A Dutch couple has moved into Europe’s first 3D-printed house. Elize Lutz, 70, and Harrie Dekkers, 67, retired shopkeepers from Amsterdam, received a digital key to their unique, boulder-shaped house on Thursday, reports The Guardian. The two-bedroom house is the first legally habitable building made using 3D-printing technology.
Located in Eindhoven, the house is the first of five within ‘Project Milestone’ – a joint construction and innovation project of Eindhoven University of Technology, Van Wijnen, Saint-Gobain Weber Beamix, Vesteda, the Municipality of Eindhoven and Witteveen+Bos.
According to the project’s website, the house is a detached single-story construction. ” The home is shaped like a large boulder, which fits in well with the natural location and nicely demonstrates the freedom of form that is offered by 3D concrete printing,” reads the description.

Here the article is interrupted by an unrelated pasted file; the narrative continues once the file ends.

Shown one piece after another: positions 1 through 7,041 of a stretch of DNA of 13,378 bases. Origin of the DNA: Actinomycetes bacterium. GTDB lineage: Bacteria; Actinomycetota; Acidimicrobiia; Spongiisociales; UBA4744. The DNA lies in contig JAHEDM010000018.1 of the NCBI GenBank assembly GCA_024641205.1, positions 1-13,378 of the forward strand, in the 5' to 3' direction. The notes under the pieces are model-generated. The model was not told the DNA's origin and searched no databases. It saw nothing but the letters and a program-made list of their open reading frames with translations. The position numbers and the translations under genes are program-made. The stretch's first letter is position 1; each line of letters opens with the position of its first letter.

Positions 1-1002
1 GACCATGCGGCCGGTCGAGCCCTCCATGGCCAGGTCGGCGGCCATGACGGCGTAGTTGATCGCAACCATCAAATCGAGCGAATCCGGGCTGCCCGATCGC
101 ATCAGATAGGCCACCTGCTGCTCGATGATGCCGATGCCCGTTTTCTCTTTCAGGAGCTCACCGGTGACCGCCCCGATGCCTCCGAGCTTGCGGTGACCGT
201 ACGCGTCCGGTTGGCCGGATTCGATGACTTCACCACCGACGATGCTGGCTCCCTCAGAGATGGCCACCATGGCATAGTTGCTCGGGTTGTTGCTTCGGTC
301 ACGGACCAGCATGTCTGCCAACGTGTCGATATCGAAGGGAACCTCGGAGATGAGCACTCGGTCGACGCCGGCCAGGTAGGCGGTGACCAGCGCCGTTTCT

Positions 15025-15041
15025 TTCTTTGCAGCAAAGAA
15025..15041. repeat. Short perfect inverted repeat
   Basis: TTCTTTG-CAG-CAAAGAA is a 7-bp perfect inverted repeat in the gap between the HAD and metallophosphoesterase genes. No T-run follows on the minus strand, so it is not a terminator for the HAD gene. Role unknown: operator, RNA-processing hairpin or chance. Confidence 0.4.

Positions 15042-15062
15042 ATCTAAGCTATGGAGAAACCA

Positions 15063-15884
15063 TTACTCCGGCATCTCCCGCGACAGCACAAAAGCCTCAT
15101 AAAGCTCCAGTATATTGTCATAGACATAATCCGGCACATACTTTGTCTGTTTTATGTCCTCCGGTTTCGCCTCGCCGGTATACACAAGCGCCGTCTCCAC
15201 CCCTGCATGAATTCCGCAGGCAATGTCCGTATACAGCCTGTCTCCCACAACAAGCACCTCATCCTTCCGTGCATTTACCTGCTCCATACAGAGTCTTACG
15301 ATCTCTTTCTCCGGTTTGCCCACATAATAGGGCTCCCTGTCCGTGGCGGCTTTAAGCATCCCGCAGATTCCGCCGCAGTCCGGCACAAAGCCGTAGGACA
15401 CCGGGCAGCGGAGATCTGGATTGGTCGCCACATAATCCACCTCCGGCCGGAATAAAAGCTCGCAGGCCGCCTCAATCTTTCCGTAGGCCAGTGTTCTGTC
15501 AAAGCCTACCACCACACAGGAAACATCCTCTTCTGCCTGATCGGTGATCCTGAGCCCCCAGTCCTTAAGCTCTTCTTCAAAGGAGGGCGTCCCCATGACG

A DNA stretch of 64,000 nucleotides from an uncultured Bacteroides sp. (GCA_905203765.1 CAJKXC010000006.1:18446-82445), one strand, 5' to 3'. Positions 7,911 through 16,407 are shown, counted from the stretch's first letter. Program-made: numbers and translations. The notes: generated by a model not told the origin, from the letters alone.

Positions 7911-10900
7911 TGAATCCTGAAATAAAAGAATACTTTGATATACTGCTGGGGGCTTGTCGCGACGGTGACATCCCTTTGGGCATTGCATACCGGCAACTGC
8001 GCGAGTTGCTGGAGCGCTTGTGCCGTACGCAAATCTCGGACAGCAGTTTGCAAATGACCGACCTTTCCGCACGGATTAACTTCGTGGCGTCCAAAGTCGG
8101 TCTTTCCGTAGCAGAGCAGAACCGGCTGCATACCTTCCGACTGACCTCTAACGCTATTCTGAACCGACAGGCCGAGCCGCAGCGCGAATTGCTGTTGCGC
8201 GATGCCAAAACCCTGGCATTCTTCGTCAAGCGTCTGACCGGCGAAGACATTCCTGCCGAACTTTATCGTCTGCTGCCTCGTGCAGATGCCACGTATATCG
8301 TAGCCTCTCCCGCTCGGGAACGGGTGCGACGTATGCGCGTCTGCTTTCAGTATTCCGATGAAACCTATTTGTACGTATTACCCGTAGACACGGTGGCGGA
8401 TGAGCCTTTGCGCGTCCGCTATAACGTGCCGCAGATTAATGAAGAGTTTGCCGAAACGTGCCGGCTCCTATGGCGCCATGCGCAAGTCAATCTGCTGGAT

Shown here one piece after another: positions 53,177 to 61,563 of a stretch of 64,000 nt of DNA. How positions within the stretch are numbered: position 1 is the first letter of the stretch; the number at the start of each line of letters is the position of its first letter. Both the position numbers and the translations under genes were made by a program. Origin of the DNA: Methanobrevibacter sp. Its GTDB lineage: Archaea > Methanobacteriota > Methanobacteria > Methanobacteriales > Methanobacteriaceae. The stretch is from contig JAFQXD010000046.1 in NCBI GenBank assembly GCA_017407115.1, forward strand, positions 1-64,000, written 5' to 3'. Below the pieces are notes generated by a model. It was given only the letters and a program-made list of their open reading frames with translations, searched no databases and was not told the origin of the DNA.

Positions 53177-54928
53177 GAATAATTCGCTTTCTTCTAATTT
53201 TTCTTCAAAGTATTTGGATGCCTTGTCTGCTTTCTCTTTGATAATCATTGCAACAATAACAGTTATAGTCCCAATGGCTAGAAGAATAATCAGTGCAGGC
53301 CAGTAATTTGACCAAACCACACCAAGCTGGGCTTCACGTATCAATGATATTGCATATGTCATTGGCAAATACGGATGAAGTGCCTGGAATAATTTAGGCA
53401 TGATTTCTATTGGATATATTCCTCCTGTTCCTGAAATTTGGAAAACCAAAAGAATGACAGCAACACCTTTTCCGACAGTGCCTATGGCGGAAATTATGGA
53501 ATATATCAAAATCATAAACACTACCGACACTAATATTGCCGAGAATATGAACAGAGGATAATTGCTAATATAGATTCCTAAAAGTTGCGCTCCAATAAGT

The house has been designed to resemble a boulder and blend in with the natural surroundings.
“We are always looking for special places to live,” Mr Dekkers told CNN. “It’s so unusual.”
“It reminded me of a special way of living,” added Ms Lutz. “It looked very safe.”
The house consists of 24 concrete elements, which were printed layer-by-layer at a plant in Eindhoven and then transported to the construction site. It took one whole year to complete the project, although 3D-printing was completed in just five days. The rest of the time was spent in perfecting the construction and adding finishing touches.
“If you look at what time we actually needed to print this house it was only 120 hours,” Huysmans said. “So all the elements, if we would have printed them in one go, it would have taken us less than five days because the big benefit is that the printer does not need to eat, does not need to sleep, it doesn’t need to rest. So if we would start tomorrow, and learned how to do it, we can print the next house five days from now.”
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